I think I'm right in thinking I should use a chi-squared contingency table test here because the data is nominal, but it seems to over-simplify my results and doesn't really test my hypothesis.

Basically, for my final year biology project i artificially pollinated some flowers under three different conditions. I want to find out if there is a significant difference between the frequencies of successfully fertilized flowers under the different conditions. The null hypothesis is that there is no difference at all; a 100% success rate in all flowers.

My observed value table looks like this:

---------------Successful--------Unsuccessful

Condition A -------11-----------------37

Condition B ------44 -----------------4

Condition C ------45 -----------------3

So I guess my expected value table would be:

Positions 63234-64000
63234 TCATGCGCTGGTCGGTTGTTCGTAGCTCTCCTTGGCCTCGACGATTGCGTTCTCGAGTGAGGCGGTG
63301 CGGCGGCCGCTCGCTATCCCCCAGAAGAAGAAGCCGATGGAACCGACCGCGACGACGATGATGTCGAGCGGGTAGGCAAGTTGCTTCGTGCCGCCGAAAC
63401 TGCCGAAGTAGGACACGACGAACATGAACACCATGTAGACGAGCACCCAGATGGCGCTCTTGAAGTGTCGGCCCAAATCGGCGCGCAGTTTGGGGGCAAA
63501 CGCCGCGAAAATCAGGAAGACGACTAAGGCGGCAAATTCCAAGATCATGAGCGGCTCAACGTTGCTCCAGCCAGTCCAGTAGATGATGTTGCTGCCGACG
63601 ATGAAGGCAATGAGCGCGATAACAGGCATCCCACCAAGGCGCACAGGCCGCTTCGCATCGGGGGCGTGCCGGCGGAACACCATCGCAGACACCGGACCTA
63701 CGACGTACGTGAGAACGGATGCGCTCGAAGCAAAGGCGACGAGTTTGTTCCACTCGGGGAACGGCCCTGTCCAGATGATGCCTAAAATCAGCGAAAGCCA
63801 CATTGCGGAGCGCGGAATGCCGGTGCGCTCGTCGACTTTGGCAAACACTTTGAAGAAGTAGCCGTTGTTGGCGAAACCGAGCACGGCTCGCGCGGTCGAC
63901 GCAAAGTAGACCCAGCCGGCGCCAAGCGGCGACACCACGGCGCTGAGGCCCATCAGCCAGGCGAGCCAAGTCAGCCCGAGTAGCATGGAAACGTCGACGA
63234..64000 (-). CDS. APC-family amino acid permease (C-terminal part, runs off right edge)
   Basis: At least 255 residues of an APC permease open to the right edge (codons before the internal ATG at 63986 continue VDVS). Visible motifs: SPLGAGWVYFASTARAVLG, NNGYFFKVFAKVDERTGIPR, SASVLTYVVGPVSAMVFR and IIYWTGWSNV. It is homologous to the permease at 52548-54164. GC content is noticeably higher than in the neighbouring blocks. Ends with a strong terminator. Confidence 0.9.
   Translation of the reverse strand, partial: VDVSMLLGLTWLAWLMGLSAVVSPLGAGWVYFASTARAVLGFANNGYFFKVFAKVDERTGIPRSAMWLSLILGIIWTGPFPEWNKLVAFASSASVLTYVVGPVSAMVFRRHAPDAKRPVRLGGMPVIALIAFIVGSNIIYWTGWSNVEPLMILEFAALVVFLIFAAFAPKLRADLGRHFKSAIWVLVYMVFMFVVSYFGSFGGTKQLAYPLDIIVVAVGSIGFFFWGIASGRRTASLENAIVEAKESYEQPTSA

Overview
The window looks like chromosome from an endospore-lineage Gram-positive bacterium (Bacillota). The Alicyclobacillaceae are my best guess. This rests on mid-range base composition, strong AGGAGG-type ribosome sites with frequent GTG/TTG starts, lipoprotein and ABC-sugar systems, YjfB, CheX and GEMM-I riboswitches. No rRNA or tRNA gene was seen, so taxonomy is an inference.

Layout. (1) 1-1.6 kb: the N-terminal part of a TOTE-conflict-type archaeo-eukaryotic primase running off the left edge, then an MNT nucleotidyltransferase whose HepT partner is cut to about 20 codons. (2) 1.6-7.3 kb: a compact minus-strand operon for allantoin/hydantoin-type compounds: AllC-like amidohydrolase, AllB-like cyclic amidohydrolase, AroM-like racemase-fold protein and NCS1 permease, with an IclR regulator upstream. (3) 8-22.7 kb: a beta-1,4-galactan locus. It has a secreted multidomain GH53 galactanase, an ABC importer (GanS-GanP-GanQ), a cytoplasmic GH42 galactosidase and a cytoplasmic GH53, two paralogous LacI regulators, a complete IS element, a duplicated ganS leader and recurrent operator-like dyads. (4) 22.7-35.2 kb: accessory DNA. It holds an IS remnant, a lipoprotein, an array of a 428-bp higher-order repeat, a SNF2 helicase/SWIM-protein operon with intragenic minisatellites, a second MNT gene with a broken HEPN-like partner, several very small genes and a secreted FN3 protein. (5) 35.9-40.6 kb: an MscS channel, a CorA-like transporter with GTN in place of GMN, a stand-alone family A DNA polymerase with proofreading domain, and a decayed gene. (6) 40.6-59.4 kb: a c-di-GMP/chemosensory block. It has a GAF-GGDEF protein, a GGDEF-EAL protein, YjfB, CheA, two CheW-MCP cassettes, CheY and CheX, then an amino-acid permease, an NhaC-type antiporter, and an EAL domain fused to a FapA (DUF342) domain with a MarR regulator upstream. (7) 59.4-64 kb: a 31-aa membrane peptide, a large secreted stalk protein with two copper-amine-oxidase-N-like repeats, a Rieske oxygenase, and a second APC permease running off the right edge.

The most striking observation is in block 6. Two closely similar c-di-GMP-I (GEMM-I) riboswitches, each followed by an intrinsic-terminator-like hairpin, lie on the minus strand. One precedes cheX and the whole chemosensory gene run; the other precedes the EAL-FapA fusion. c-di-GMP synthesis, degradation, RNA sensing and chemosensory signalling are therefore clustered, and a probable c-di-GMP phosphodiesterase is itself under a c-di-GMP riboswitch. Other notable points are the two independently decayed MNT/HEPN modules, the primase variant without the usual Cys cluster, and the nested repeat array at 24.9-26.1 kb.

---------------Successful--------Unsuccessful

Condition A -------48-----------------0

Condition B ------48 -----------------0

Condition C ------48 -----------------0

But i read somewhere that expected values can never be less than 1?

so i used the normal way of calculating expected values (as Minitab does) and I got a significant result...

but clearly the frequencies in condition B and condition C are NOT significantly different from each other, and the overall result is being swayed by condition A.

So (yup, there's more!) I was advised to break the test down and do A v.B, B v. C, A v. C, but i'm aware that this is a pretty crude way to carry out the test. Plus I'm still not sure it's really gonna tell me what I want to know...

Is there some way I could find out if the frequencies are significantly different from each other?

ANY help would be much appreciated!

thanks

x